Can we live without mother’s guilt?

I have been thinking a lot about something that seems to plague myself and many other busy working moms out there- mother’s guilt.  Such a small, seemingly innocuous word has the power to make us crumble without mercy.  Guilt can creep into our brains without our knowledge until it rears its ugly head like Medusa.  Guilt interferes with our ability to have work-life balance.  Guilt can cause undue stress on our body.  As this post says, excess stress sets us up for disaster and leaves us mentally and physically exhausted.

Why is there such an abundance of mother’s guilt?

The many reasons for this mother’s guilt seem to be related to fear– fear of disappointment, failure, letting people down, not having enough time.  The list goes on and on.

As a working mom, I often feel guilty about missing out on my children’s activities and school events.  A veterinarian does not have normal 9-5 hours.  We have to be available when pet owners need us, so we often have nontraditional schedules.  We also work on weekends most of the time, at least part of the weekend.  I am fortunate and thankful that I only work every other Saturday.  However I have missed many soccer games, as well as dance classes, etc.  I miss class parties and field trips, because they are never on my day off.

Some days I don’t get home until after dinner and don’t have much time to spend with my girls before bedtime.  Thankfully we have a wonderful nanny who has become part of our family.  That certainly doesn’t mean that other mothers should feel their own mother’s guilt if they use traditional daycare.  We all have to do what works best for us.  Consequently, I feel much better knowing that my girls are at home instead of their previous daycare.  However, that doesn’t stop me from placing blame upon myself and has led me to cut back on my work schedule, which is another source of mother’s guilt.

work-life balance, mother's guilt

My girls in a rare moment of peace

Veterinary hospitals are usually small businesses with a few employees.  Because of this, asking for time off places a burden on the employer in most cases.  This is not the fault of employee or employer.  It’s simply the nature of a small business.

For myself and other veterinary moms, there are no subs.  There are relief vets, but not all hospitals utilize that service.  A sick day is like the pot of gold at the end of the rainbow, a beautiful idea but an elusive dream (unless you have the plague or something similarly horrific).  Vacation time is use it or lose it, and many don’t use it at all.  If the old-school vets worked fifty years without a vacation, why should us younger docs take a break?  There are always scheduled appointments, patients to see, emergency toe nail trims (can you feel the sarcasm?), so someone has to be there reliably.

As I previously said, I recently asked to cut back on my schedule in order to have more time at home (the nerve, right?).  This was met with a less than enthusiastic response.  I felt extremely guilty for asking, because I knew how hard it would be for the practice owner.  If I worked less, he would have to work more and spend more time away from his family.  I worried about disappointing my employers, but knew it was the right decision for my family and myself.  I don’t regret the decision to decrease my hours, as I know it will greatly improve my quality of life.  I’m just sad that working moms are faced with this guilt.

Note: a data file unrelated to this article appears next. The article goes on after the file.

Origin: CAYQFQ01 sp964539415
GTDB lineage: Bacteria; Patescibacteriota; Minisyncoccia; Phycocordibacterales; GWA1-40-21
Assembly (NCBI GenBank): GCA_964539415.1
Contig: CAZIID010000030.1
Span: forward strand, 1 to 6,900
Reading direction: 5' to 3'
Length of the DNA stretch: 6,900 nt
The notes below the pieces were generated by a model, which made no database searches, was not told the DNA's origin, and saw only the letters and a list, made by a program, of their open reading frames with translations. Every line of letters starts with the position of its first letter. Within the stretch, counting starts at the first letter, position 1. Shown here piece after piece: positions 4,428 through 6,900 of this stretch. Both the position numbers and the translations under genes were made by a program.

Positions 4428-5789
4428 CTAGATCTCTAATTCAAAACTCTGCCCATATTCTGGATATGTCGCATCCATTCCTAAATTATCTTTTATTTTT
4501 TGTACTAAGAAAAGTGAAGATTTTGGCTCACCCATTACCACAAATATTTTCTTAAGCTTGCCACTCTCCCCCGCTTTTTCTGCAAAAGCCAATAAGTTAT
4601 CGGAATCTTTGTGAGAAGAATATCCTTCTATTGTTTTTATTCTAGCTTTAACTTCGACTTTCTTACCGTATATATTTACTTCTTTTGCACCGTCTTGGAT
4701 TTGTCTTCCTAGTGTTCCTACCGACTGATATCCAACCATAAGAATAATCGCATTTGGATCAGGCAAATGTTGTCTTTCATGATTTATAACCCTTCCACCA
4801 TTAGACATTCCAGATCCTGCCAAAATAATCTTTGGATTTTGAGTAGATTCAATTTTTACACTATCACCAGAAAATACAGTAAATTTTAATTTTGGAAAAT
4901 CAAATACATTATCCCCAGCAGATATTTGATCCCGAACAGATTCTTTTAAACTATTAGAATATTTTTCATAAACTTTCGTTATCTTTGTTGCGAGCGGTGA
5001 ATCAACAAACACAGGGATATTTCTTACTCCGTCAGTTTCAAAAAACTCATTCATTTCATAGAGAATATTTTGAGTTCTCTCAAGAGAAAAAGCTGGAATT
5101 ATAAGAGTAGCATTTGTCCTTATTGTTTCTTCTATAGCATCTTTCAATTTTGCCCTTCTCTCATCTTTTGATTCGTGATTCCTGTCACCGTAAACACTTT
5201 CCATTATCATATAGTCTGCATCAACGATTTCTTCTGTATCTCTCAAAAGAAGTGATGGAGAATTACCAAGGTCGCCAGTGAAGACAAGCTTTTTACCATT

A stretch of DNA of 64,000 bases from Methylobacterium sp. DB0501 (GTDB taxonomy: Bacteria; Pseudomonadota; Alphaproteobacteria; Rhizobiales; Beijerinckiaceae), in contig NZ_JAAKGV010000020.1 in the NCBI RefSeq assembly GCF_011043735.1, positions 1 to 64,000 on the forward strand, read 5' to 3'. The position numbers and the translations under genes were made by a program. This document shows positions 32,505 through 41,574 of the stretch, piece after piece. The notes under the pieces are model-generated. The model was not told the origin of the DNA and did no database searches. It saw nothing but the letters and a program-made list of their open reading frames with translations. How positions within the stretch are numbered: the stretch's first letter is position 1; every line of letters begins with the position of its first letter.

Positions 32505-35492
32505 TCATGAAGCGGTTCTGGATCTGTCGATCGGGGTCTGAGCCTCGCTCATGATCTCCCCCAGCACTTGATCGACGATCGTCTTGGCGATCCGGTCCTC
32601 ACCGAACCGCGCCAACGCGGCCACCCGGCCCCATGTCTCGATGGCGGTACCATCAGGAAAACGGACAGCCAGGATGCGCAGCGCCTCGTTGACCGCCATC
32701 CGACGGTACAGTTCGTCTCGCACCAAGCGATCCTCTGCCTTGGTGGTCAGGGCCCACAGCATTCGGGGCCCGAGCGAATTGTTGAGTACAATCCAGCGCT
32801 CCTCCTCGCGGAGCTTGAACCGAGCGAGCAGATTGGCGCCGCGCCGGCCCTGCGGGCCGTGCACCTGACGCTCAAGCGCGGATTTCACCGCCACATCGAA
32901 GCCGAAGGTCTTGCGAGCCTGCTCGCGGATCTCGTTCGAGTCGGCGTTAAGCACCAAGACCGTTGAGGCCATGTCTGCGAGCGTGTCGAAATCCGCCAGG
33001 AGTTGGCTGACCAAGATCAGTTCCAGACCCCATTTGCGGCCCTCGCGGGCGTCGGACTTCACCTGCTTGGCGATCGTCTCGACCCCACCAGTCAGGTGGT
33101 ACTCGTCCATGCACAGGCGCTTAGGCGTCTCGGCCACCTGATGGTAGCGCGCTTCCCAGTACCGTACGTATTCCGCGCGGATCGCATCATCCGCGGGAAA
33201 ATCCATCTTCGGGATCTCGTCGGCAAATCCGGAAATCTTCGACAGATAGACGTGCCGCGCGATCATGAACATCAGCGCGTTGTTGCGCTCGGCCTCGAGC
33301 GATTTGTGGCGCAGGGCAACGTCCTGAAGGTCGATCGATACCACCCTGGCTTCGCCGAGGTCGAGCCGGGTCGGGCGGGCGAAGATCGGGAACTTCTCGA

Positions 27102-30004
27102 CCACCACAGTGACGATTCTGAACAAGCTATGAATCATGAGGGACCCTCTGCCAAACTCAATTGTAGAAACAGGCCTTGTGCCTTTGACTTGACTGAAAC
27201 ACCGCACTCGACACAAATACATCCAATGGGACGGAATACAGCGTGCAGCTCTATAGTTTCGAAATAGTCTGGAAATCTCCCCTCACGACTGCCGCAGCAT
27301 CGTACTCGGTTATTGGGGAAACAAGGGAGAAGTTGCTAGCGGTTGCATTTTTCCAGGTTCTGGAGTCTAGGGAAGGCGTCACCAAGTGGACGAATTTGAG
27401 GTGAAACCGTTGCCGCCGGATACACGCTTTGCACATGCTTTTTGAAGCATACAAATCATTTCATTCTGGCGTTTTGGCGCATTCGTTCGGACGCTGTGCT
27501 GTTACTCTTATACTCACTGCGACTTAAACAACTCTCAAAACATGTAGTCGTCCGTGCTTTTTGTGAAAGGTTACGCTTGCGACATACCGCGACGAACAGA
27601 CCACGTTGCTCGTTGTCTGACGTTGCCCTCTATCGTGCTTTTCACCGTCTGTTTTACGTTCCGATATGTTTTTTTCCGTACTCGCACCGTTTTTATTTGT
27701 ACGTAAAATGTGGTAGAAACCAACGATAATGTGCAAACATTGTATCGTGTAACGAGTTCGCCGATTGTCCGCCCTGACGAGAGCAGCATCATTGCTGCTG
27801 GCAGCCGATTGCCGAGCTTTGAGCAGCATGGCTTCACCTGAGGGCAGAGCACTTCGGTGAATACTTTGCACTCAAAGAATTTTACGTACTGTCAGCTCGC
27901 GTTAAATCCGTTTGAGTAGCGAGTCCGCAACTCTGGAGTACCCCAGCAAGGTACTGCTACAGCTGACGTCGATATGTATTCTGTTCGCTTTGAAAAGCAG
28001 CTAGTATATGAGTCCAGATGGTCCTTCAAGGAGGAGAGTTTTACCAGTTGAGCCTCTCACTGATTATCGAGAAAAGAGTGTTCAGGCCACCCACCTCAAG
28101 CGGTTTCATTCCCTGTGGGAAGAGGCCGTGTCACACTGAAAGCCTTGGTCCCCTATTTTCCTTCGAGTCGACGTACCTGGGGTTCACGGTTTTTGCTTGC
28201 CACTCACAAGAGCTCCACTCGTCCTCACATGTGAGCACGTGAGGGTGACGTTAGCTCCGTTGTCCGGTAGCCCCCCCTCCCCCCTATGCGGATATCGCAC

Why should we feel this guilt?  Why can’t we just support each other in whatever decisions we make for ourselves.  My hope is that working moms can come together and form a bond in this crazy world we live in and thereby decrease the mother’s guilt most of us feel.  We can accept each other as being different, instead of judging each other for decisions we might not agree with.  If a mother has someone else watch her children while she is at work, we should credit her with finding a responsible temporary caretaker.  If grandparents can come to extracurricular activities in our place, we should celebrate that we have supportive families to lean on (that’s the only way I survive some times).  If I need to spend more time at home, I should be congratulated for realizing my priorities and not be blamed for being a burden at work.

My hope is that my girls realize I worked hard to achieve my goal of being a vet and to get where I am.  I hope they see that as a positive example and work to accomplish their own goals in the future.  I want them to be confident in who they are and what they can do.  I want them to pursue whatever life skills they choose, whether it is art, cooking, science, teaching, etc.  I don’t want them to have the same guilt I have, especially if they choose to work outside of the home.  If they do work, I want to be able to help them as my mother has helped me.  I hope I can show them how to achieve that mystical work-life balance and find their passions in life.  I think that’s ultimately what we all want, no guilt involved.

mother's guilt

A peaceful sunset in Santorini, Greece


Joyful thought for the day:  “We need joy as we need air.  We need love as we need water. We need each other as we need the earth we share.”  -Maya Angelou (a wise and wonderful woman)

Heidi Ball
Heidi Ball is a licensed veterinarian who left general practice in order to focus on her health and family, and still does occasional relief work. She is a mom and wife who loves to cook real nourishing food for her family, garden in her illegal front garden bed, listen to enlightening podcasts, go out on foodie dates with her hubbie and be a homebody with her family.

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